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VPS, CMA CGM collaboration evaluates Singapore MFM compliance

07 Feb 2018

Fuel testing and inspection firm Veritas Petroleum Services (VPS) on Tuesday says its mass flowmeter (MFM) monitoring services are able to evaluate the quality of MFM bunker deliveries in accordance to TR 48 at Singapore.

The MFM Quick Screen and its associated services are a result of a 2017 collaboration between VPS and shipping firm CMA CGM, while tapping on the expertise of an inhouse MFM technologist.

“The MFM Quick Screen was actually launched last year and the latest round of data acquired reinforces the work we have done,” Rahul Choudhuri, managing director at VPS Singapore told Manifold Times.

“There are other customers who are using this service already, but basically CMA CGM is a key customer helping us to develop this service.”

Christophe Lesnard, head of bunker control and claims, and Cristian Popescu, bunker owner representative, both working at the energy department of CMA CGM notes the MFM Quick Screen service introduces additional checks on an already robust TR 48 system.

“The partnership between CMA CGM and VPS in the development of these MFM monitoring services has assisted in providing real benefits and a higher level of transparency with respect to fuel delivery via MFM,” they say.

“All parties involved in a MFM bunkering operation need to learn on a daily basis to decode the generated data and identify potential weaknesses.

“CMA CGM and VPS actively sought to create and enhance dedicated tools, which led VPS to being currently at the forefront of MFM supplies monitoring services, with the Quick Screening of MFM profile.

“This general overview for each delivery with highly specialised flow of analysis provide an efficient support for the ship owner in identifying and settling any potential disputes.”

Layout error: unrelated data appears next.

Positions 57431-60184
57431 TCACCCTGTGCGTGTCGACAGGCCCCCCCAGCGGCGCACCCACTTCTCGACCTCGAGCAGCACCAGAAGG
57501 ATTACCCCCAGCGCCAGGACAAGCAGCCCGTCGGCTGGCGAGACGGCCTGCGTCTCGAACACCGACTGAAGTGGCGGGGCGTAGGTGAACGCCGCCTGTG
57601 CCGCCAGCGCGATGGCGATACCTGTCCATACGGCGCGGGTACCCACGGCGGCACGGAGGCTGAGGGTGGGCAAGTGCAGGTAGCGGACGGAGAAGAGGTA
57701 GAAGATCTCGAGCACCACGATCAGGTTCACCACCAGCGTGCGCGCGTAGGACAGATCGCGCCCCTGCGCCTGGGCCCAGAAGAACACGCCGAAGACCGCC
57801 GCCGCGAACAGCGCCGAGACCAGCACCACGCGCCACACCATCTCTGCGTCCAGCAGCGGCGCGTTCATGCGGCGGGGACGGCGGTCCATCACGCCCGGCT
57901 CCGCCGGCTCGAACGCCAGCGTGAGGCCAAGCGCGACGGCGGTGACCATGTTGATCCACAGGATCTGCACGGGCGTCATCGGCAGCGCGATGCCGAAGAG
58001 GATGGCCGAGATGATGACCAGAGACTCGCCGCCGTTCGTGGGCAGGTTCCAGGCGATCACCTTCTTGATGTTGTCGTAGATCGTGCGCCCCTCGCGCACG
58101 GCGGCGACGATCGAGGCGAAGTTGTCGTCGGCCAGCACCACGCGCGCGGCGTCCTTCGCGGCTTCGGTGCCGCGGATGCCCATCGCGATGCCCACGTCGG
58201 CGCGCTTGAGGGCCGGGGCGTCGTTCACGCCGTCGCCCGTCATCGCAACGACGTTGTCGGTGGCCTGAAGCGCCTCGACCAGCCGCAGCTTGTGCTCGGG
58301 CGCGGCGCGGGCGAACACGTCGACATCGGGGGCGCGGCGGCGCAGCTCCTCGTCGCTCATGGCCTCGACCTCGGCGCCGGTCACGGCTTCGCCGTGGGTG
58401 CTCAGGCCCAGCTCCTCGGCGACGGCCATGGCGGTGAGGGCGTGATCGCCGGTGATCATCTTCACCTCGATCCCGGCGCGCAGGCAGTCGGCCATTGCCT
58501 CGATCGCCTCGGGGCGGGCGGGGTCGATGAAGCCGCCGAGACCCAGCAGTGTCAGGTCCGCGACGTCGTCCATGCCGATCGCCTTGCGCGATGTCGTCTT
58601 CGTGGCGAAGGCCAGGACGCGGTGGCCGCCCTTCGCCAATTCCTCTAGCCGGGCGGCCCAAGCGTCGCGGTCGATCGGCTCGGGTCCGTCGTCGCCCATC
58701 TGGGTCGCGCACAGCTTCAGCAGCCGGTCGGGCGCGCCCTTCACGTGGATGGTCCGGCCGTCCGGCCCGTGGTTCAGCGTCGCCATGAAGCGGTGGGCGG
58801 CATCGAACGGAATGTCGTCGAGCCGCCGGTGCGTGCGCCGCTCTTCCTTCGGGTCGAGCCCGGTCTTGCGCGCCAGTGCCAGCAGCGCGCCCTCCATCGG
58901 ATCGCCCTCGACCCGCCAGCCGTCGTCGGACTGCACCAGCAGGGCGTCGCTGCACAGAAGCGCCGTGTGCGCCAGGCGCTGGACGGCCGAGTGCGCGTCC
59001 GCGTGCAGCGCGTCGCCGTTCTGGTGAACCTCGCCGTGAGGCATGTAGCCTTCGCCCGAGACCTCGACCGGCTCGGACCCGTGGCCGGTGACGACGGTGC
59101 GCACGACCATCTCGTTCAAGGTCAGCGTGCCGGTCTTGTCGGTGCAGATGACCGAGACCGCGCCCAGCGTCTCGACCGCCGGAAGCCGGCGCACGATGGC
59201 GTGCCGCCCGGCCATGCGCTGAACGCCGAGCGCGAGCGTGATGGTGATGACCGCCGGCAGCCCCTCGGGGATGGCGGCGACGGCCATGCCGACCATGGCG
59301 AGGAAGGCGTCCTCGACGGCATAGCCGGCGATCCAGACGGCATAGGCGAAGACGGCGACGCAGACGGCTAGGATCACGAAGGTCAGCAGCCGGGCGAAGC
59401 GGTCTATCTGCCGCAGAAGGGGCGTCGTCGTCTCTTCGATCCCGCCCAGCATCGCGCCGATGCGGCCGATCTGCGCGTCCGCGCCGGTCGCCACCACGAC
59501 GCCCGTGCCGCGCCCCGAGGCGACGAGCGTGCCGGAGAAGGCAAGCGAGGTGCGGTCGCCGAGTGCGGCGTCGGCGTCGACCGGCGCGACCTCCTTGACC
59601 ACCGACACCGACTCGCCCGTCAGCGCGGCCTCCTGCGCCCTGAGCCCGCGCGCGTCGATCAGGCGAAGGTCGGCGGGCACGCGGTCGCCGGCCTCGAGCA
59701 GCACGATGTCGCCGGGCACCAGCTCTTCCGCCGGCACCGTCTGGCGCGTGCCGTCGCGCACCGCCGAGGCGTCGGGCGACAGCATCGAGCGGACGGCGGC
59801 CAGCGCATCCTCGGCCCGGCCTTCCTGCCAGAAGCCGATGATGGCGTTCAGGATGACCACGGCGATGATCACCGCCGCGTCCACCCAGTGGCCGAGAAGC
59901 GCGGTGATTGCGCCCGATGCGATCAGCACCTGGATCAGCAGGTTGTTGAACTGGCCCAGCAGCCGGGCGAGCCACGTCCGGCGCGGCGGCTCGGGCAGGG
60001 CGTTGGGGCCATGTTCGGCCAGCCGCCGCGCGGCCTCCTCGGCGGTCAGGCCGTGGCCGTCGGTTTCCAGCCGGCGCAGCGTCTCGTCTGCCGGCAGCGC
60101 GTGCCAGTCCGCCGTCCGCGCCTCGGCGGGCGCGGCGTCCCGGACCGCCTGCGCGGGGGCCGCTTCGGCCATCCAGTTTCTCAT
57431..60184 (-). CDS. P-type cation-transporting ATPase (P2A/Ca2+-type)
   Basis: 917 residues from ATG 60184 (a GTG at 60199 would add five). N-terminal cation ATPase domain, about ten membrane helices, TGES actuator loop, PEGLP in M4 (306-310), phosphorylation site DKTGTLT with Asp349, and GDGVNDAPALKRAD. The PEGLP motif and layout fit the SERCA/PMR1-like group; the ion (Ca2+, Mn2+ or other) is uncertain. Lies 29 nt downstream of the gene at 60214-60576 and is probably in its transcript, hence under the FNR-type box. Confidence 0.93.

According to VPS, the MFM Quick-Screen data with CMA CGM has shown 72% of MFM bunker deliveries at Singapore complying with the TR 48 bunkering standard during 2017.

Non-compliance was either due to parameters such as tank stripping, line clearing, low cut-off values (LFC), minimum measured quantity (MMQ), minimum mass flow rate (Qmin), zero verification, damping, aeration, meter totaliser log, or a combination of the above.

Further, the MFM Quick-Screen can provide a more detailed MFM investigation to comprehensively prove the initial findings, including analysis of the MFM Profile ASCII file Raw Data and Transmitter Configuration Report.

“MFM technology for bunkering definitely works but this exercise also goes to show that checks and balances can be introduced to further improve the operating sphere,” explains Choudhuri.

“We are improving the technology and as years go by we expect things to get better; for example, it took over 30 years of fuel testing and monitoring to reduce issues with global fuel quality.

“Filling up a vessel with 1,000 mt of fuel and paying around half a million dollars is a very different operation from filling 50 litres of gas in your car.

“What the MFM Quick-Screen does is to introduce a mechanism for recourse should a shipowner decide to dispute.”

Published: 7 February, 2018
 

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